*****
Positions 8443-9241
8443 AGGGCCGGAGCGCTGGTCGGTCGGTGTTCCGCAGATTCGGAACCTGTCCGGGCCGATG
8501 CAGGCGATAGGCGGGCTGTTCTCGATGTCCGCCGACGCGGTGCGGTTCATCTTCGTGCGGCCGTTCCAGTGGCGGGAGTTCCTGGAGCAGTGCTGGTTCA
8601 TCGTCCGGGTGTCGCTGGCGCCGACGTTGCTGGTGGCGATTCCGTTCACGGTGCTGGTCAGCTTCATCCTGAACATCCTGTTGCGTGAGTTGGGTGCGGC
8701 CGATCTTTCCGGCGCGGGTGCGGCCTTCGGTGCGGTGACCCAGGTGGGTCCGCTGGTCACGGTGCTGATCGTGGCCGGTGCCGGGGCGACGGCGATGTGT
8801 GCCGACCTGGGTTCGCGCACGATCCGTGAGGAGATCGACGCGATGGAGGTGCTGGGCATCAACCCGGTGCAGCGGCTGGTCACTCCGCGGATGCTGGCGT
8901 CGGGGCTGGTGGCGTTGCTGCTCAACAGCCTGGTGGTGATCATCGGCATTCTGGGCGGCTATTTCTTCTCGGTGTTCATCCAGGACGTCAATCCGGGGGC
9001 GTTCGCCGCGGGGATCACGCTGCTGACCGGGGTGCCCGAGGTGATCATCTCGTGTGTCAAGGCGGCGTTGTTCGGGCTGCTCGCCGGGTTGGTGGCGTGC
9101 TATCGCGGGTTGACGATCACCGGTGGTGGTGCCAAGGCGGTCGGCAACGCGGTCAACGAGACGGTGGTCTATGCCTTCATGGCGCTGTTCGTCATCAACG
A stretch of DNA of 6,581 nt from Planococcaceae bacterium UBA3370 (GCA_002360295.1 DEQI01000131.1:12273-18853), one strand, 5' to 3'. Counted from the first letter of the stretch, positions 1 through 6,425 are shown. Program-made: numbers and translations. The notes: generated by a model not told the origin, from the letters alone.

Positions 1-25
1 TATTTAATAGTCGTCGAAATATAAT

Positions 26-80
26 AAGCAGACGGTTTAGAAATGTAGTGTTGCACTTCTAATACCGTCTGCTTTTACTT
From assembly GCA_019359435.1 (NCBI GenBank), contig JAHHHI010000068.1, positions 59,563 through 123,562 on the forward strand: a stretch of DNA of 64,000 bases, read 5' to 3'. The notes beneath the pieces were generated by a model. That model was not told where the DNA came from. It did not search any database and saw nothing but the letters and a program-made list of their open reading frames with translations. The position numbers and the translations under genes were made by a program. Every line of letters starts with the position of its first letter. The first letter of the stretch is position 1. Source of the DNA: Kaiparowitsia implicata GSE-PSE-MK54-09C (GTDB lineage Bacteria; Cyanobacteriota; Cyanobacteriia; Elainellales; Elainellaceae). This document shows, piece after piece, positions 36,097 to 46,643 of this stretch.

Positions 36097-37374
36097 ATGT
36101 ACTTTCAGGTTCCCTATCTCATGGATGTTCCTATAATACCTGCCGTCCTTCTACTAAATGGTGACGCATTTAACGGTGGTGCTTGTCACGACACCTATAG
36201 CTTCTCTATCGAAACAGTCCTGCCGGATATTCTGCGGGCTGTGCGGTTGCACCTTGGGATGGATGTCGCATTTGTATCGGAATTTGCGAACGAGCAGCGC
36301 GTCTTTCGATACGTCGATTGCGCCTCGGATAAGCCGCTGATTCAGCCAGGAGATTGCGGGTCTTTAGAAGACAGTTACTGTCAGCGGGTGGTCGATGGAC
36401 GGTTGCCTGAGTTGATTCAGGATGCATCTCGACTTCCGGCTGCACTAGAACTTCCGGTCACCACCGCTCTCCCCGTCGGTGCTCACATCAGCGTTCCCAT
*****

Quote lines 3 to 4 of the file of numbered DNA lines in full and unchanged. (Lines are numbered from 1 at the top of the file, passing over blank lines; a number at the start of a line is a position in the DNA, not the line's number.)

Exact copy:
8501 CAGGCGATAGGCGGGCTGTTCTCGATGTCCGCCGACGCGGTGCGGTTCATCTTCGTGCGGCCGTTCCAGTGGCGGGAGTTCCTGGAGCAGTGCTGGTTCA
8601 TCGTCCGGGTGTCGCTGGCGCCGACGTTGCTGGTGGCGATTCCGTTCACGGTGCTGGTCAGCTTCATCCTGAACATCCTGTTGCGTGAGTTGGGTGCGGC